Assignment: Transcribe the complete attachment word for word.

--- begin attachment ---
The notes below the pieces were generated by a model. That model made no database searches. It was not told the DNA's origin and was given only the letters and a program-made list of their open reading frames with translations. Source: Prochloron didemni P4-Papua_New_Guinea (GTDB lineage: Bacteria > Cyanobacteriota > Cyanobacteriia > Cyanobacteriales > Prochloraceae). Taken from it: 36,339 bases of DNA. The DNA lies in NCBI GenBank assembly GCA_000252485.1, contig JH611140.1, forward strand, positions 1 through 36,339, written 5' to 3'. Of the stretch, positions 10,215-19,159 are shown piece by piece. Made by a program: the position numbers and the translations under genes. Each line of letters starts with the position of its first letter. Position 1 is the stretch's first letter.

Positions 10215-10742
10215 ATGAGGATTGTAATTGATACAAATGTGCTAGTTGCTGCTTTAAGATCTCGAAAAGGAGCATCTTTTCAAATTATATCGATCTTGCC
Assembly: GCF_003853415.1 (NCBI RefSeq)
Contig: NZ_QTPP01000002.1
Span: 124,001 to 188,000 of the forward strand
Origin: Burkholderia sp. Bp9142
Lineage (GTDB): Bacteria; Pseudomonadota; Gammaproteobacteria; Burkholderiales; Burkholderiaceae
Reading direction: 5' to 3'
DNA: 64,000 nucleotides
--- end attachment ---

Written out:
The notes below the pieces were generated by a model. That model made no database searches. It was not told the DNA's origin and was given only the letters and a program-made list of their open reading frames with translations. Source: Prochloron didemni P4-Papua_New_Guinea (GTDB lineage: Bacteria > Cyanobacteriota > Cyanobacteriia > Cyanobacteriales > Prochloraceae). Taken from it: 36,339 bases of DNA. The DNA lies in NCBI GenBank assembly GCA_000252485.1, contig JH611140.1, forward strand, positions 1 through 36,339, written 5' to 3'. Of the stretch, positions 10,215-19,159 are shown piece by piece. Made by a program: the position numbers and the translations under genes. Each line of letters starts with the position of its first letter. Position 1 is the stretch's first letter.

Positions 10215-10742
10215 ATGAGGATTGTAATTGATACAAATGTGCTAGTTGCTGCTTTAAGATCTCGAAAAGGAGCATCTTTTCAAATTATATCGATCTTGCC
Assembly: GCF_003853415.1 (NCBI RefSeq)
Contig: NZ_QTPP01000002.1
Span: 124,001 to 188,000 of the forward strand
Origin: Burkholderia sp. Bp9142
Lineage (GTDB): Bacteria; Pseudomonadota; Gammaproteobacteria; Burkholderiales; Burkholderiaceae
Reading direction: 5' to 3'
DNA: 64,000 nucleotides